Welcome to Next Gen of Wellness, our spotlight of the nine up-and-coming icons you need to know about *right now*. We’ve partnered with Quest Nutrition—makers of the craveable, high-protein, low net-carb Quest Bar—to showcase these icons’ mindfulness tips, nutrition advice, and routine-simplifying hacks. Below, GoFitJo blogger Joanne Encarnacion shares hers.
There’s a sign in Jo Encarnacion’s home office that reads: You are allowed to be messy and beautiful at the same time. In a nutshell, that sums up the holistic health and lifestyle coach’s in-person (and online) vibe.
The San Francisco-based blogger’s journey to find self-love was sparked by a conversation with her eldest daughter (more on that life-changing talk below). After her aha! moment, Encarnacion decided to restructure her life, making room for exercise, healthy eating, and loads of self-compassion.
Today, she’s made a business from sharing confidence-boosting wisdom and fitness advice, intel that’s applicable to both moms and non-moms alike. From working on her marriage to staying motivated to take on the gym, it’s all refreshingly honest—which is why she’s racked up nearly 80,000 followers (and sparks conversation worth hundreds of comments).
Keep reading to find out how Encarnacion makes wellness a priority—and the tiny habit that helps her stay in the present moment.
How did you get into wellness?
It was July 2013 and I had been dealing with daily anxiety and depression for nearly 18 months. I hid it well, no one at work knew about it. I barely shared it with family and friends. The only people who were witnesses to my breakdowns were my husband and daughters.
One day, my eldest daughter and I were getting ready for a family outing, she looked at me and said, “Mom you’re so beautiful.” I quickly turned to her and said, “No, I’m not I’m ugly and fat” in the same manner you would say this to your girlfriends in a fitting room. The look on her face is one I’ll never forget, and it was in that moment I realized my low opinion about myself wasn’t modesty, it was a destructive path that led to my depression.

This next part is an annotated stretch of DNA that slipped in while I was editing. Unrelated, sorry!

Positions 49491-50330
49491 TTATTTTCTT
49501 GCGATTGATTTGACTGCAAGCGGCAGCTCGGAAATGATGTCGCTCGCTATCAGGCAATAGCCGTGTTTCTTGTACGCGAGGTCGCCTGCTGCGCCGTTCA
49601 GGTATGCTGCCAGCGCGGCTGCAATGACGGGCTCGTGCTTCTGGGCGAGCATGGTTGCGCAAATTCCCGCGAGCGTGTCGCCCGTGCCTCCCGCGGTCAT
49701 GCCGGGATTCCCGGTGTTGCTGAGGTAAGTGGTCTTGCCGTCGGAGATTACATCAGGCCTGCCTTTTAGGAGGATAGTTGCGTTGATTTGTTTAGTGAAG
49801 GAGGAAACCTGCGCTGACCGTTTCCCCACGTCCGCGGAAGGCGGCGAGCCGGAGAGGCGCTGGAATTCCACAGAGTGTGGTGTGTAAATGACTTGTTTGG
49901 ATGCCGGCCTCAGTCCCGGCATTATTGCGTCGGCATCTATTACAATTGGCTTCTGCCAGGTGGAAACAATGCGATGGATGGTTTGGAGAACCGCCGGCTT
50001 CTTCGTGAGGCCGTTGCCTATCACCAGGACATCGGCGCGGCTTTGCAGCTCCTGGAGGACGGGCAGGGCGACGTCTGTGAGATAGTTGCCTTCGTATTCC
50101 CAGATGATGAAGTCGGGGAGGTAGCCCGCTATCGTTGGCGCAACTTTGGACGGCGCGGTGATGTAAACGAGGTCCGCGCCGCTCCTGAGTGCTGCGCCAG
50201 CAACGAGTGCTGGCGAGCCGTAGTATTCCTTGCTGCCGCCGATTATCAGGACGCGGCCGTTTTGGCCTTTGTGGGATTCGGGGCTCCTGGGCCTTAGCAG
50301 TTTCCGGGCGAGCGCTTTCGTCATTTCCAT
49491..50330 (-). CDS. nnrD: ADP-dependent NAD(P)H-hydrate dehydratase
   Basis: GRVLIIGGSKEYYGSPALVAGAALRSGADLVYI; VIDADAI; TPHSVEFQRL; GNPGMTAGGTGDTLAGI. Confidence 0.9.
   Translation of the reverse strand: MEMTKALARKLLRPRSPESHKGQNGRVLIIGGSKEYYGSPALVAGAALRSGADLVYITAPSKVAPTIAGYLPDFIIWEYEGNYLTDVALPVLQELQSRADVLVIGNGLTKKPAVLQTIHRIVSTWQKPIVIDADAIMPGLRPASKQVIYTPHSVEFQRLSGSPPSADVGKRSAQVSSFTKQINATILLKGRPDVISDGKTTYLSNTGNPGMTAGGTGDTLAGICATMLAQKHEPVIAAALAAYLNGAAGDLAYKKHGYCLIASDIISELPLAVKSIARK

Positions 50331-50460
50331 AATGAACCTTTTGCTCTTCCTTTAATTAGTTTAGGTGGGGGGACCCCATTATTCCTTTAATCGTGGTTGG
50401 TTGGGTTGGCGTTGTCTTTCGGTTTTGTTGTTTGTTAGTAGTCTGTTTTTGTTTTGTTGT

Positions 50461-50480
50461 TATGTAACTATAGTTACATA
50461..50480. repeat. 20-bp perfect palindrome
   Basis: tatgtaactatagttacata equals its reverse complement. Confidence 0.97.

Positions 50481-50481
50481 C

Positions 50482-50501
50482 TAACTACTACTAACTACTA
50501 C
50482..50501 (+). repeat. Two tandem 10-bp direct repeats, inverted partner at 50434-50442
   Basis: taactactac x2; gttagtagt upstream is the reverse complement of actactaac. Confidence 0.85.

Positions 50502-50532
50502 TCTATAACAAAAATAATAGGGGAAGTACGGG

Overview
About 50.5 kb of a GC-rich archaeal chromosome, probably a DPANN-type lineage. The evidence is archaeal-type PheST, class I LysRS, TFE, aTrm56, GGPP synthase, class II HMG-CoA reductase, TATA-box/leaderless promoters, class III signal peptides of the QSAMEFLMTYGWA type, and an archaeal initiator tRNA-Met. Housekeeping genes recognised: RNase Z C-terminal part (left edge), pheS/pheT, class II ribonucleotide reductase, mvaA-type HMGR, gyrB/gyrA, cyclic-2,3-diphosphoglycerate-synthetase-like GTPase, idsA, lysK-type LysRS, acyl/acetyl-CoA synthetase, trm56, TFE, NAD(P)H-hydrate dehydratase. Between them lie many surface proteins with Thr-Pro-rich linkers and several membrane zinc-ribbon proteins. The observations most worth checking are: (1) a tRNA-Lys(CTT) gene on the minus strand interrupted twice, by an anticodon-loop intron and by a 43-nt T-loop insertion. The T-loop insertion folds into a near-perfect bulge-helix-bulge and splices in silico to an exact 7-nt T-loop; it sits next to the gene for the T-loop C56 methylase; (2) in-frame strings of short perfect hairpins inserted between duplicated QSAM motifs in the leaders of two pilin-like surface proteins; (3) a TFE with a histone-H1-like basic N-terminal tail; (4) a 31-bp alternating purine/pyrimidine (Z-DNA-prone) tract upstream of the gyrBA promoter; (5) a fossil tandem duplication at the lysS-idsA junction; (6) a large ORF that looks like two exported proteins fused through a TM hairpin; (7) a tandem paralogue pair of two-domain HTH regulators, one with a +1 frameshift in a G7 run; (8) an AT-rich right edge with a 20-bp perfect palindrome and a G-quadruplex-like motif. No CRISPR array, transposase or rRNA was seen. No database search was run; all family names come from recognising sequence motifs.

Exercise is optional, movement is essential. Our bodies are designed to move, our souls want to move, but it doesn’t require rigidity.
Two weeks later, I hired a trainer, started eating better, and what was a 12-week program turned into a lifestyle. Wellness and fitness was never a part of my upbringing. The last time I had any sort of regimen as far as fitness goes was back in high school. This entire concept of exercise and eating toward my goals was new and terrifying for me.
During this time, I was working at one of the fastest growing startups in the Bay Area called VSCO. I managed large teams and felt so fulfilled at the idea that I was cultivating empowered employees, but something inside me knew that wellness might and should be my next calling. In the fall of 2016, I left behind my 9-to-5, went to school for my health and nutrition coaching certification and here I am, a certified health and lifestyle coach empowering people to nourish their lives both on and off the plate.
What’s your overarching philosophy around fitness?
My philosophy around fitness is this: Exercise is optional, movement is essential. Our bodies are designed to move, our souls want to move, but it doesn’t require rigidity. So its simple just move in whatever way sets your soul on fire.